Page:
Category Archives: Rancilio

Compare: Rancilio Silvia with PID vs. Nuova Simonelli Oscar

While these two machines certainly have some core functional differences, they are often compared by folks because once you retrofit the Silvia with a PID, its price tag is very similar to that of the Nuova Simonelli Oscar. So, is one better than the other? As usual, it’s all a matter of perspective.

Watch Gail discuss the features and functionality of these machines, then demonstrate how they perform in terms of drink quality. She also talks about why you might choose one over the other, so if you’re on the fence regarding these two models, this comparison video was made with you in mind. Cherish it.

Rancilio Silvia with PID: Shot Temp in Cup

If you retrofit a PID on a Rancilio Silvia, how should you calibrate it to ensure you’re getting the ideal shot temperature? How much of an impact does preheating your cup have on the end shot temperature? In this video, Gail measures the temp of extraction with and without preheating the demitasse beforehand.

New! SCG Parts Kits

Since we launched our new website with a selection of external-only parts, we’ve been hard at work building out kits that include parts and instructions for common espresso machine repairs. First to be released are the Tune Up kits for the Ascaso Dream and Rancilio Silvia. We also brought back the ever popular Rancilio Silvia Steam Wand Upgrade Kit for V1 and V2 machines.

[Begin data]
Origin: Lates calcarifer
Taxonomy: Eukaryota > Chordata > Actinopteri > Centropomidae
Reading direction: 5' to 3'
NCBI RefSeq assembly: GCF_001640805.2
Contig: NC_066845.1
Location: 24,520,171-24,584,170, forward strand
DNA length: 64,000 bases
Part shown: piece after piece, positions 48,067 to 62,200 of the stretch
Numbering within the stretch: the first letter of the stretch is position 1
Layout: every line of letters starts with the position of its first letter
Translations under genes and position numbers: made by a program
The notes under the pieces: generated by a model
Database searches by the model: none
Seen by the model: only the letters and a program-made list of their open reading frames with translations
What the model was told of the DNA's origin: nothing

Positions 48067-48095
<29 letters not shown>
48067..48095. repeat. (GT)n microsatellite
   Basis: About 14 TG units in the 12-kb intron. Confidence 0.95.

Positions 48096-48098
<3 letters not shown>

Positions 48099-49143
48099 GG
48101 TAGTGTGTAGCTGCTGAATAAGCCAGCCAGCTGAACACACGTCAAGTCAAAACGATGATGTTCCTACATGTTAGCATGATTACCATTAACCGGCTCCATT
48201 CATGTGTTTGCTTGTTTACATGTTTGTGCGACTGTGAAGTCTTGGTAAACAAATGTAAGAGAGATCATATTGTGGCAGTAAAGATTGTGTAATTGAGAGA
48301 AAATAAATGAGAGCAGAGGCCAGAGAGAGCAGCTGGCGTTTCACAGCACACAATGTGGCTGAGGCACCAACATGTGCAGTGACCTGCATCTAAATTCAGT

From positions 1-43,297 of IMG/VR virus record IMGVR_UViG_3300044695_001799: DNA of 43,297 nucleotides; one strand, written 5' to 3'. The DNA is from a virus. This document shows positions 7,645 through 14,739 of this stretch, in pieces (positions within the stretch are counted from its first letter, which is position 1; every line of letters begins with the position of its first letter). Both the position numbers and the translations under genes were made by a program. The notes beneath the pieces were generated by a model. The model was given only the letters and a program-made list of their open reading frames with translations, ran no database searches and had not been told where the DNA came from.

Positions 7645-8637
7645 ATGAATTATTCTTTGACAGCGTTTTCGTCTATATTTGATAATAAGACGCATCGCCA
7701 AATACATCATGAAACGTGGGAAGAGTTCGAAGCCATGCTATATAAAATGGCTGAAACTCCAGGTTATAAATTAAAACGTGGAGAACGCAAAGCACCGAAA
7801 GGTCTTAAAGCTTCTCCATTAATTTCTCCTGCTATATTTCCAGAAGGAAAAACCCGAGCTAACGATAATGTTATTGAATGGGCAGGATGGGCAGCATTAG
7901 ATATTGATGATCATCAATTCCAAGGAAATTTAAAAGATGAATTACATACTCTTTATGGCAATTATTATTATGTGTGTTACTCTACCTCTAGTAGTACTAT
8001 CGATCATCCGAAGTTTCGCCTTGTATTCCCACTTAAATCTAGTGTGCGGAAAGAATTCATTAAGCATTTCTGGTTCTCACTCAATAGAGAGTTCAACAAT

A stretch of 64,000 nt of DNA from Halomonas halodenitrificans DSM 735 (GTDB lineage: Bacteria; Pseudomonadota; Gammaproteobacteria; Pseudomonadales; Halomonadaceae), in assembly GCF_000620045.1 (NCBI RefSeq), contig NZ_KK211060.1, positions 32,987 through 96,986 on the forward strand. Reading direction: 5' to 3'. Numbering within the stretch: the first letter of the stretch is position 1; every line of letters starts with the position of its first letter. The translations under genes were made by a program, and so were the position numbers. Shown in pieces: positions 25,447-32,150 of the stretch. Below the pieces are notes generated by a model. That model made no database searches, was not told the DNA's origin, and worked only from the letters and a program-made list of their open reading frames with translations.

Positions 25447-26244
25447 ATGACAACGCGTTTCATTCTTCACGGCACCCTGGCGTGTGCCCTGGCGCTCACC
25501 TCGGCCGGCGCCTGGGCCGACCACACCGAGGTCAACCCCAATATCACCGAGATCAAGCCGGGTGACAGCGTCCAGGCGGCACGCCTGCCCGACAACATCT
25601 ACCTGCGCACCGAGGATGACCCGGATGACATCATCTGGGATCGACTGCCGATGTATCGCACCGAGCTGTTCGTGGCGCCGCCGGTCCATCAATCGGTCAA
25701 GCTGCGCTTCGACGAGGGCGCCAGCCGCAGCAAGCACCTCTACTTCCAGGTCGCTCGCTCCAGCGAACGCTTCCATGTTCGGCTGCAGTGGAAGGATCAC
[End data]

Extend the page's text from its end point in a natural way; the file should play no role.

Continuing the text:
The new Tune Up kits include all the parts you’ll need to refresh gaskets, seals, brew head screens and descale your machine — a process we recommend following every six months or so. We’re also including step-by-step instructions to guide you through the process.

The Steam Wand retrofit is a bit more complicated, as you do need to get inside your Silvia in order to upgrade the machine’s steam manifold and install a new steam knob. While we don’t provide specific written instructions for this, we did produce a demonstration video a few years ago that will walk you through the process.

Before picking up any of these kits, definitely read through the instructions (Ascaso Dream | Rancilio Silvia) or watch the video to confirm that you understand what you’re getting yourself into! Personally, we’ve always been able to get things apart … it’s the putting them back together again that’s the challenge.

Grinder Throwdown: Virtuoso vs. Smartgrinder vs. Rocky

Looking for an entry-level espresso-grade grinder and not sure where to start? Well, we like a grudge match around here, so you may have seen the previous stand-offs between the Breville Smart Grinder vs the Rancilio Rocky and the Baratza Virtuoso vs Breville Smart Grinder. Those may have left you wondering: How do all three stack up against each other? Being the mind readers that we are at SCG, Kat and I used a Breville BES900XL and Velton’s Bonsai Blend to put these grinders through the paces.